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No trains to Machu Picchu? Cusco to Machu Picchu by bus via Hidroelectrica route

No trains to Machu Picchu? Cusco to Machu Picchu by bus via Hidroelectrica route
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Hi guys, in this post, I will share our experience getting out from Machu Picchu to Cusco (it would also work for Cusco to Machu Picchu) by bus via the Hidroelectrica route. We were stranded in Machu Picchu due to the protests in Peru and train cancellations, but since we had a flight the next day, we had to get out of Aguas Calientes (the closest town to Machu Picchu). In this article, I will tell you what to do in this case and how to get out of Machu Picchu via the Hidroelectrica route!

Have you already bought your Machu Picchu tickets? If not, you can buy them here >>

Got accommodation in Aguas Calientes (Machu Picchu)? I recommend staying in Susanna Inn if you’re on a budget or in Casa Andina if you have a bigger budget.

Cusco to Machu Picchu: Inka rail train

Getting to Machu Picchu was pretty smooth and easy – we opted in for the easiest option, aka taking the bi-modal service to Ollantaytambo and from there, taking a train to Aguas Calientes. (Aguas Calientes is the final stop for Machu Picchu). We bought both tickets through the Inca Rail office and really didn’t expect to have any issues until we were told that our return bi-modal service from Ollaytantambo to Cusco was cancelled. We thought: well, okay, let’s take a taxi instead. The most important thing was getting to Ollaytantambo and since the train was going ahead, we didn’t have that much to worry about.

That was until we visited Machu Picchu, took a shuttle back to Aguas Calientes and found out that our train was cancelled, too. Now we began to worry, since the rest of the trip was under threat now. We had to be in Cusco by the end of next day to take a flight to Lima and then La Paz, where we didn’t have much time before our night bus to Uyuni and a day tour around the Salar de Uyuni! Everything was pre-booked and prepaid, so we had to get to Cusco at any cost!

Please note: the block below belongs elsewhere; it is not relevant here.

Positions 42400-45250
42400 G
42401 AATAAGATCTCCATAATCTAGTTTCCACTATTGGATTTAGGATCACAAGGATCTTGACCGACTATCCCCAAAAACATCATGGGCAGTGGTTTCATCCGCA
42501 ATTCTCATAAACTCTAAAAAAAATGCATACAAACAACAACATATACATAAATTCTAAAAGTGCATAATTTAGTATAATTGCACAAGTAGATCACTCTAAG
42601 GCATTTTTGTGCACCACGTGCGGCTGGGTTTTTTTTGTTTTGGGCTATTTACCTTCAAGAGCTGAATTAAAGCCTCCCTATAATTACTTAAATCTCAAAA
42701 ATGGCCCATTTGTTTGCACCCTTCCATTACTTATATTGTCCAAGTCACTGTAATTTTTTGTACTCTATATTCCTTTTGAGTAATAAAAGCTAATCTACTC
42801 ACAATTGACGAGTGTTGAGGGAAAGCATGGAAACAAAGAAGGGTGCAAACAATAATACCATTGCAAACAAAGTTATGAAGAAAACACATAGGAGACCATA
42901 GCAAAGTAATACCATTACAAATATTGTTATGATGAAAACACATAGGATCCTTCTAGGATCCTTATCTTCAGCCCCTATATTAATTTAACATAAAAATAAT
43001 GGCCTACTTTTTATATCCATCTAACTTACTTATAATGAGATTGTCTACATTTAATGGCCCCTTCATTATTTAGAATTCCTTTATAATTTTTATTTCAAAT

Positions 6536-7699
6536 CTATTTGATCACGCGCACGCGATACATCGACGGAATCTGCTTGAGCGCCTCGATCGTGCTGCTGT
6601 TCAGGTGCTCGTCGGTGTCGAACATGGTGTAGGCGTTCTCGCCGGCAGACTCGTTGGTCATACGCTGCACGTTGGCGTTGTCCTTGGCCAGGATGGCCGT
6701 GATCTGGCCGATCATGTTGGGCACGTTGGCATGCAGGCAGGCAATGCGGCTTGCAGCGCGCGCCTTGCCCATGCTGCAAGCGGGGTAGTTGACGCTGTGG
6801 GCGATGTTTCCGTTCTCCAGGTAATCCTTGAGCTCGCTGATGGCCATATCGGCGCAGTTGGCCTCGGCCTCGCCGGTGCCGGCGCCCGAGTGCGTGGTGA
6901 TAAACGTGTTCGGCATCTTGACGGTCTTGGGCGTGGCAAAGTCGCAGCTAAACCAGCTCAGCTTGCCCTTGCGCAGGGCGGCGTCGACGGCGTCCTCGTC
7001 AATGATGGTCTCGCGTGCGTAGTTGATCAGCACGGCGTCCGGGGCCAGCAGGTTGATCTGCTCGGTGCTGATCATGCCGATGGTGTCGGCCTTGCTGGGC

Cusco to Machu Picchu and back – are there any other ways besides the train?

That’s when we started researching different options of getting out of Machu Picchu and taking an alternative route to Cusco from Machu Picchu. Everybody in the town was very secretive about ways to get out of Aguas Calientes besides train because they were supporting the protest in some way; however, we researched various options online and talked to some locals that confirmed that one of the ways we found online might work. Let me tell you a bit more about both of these ways!

So, basically, there are two ways to get from/to Machu Picchu (Aguas Calientes) besides using the Inca Rail or Peru Rail trains.

First option: Machu Picchu to Ollantaytambo on foot, Ollantaytambo to Cusco by bus

Walking to Ollantaytambo and taking a taxi/minibus to Cusco from there

The first option involves walking for 9-10 hours near the train tracks to Ollantaytambo (31km). Since it gets dark at 6 pm, you need to leave early, circa 6am-8am at the latest! You might be very optimistic about finishing 31 km in way less than 9-10 hours, however, keep in mind that despite the fact that the path is relatively flat, it’s a long way at a high altitude! And besides that, you’ll be carrying your backpack or backpacks, which makes it harder!

Unless you’re a professional athlete or a very experienced hiker, 9-10 hours is a good benchmark for completing this walk.

Since it was already 11:30 am when we found out about the train cancellations, doing this walk wasn’t an option for us, as we would have needed to walk in the dark for a few hours! It wasn’t ideal, and we were not convinced we would be able to make all 31 km in one day, especially after waking up at 4am and visiting Machu Picchu in the morning. We were trying to find any settlements on the way to Ollantaytambo, so we could hike 15-20 km and stay there overnight, but unfortunately, there were none.

Hence, only attempt this route if you’re certain that you will be able to make it!

Second route: Machu Picchu to Cusco via Hidroelectica: walking + 1-2 buses

Waking to Hidroelectrica and taking a mini-bus to either Ollantaytambo or Cusco

Another option was the one we ended up using , and in the end and it all worked out. However, oh, my, what a journey it was!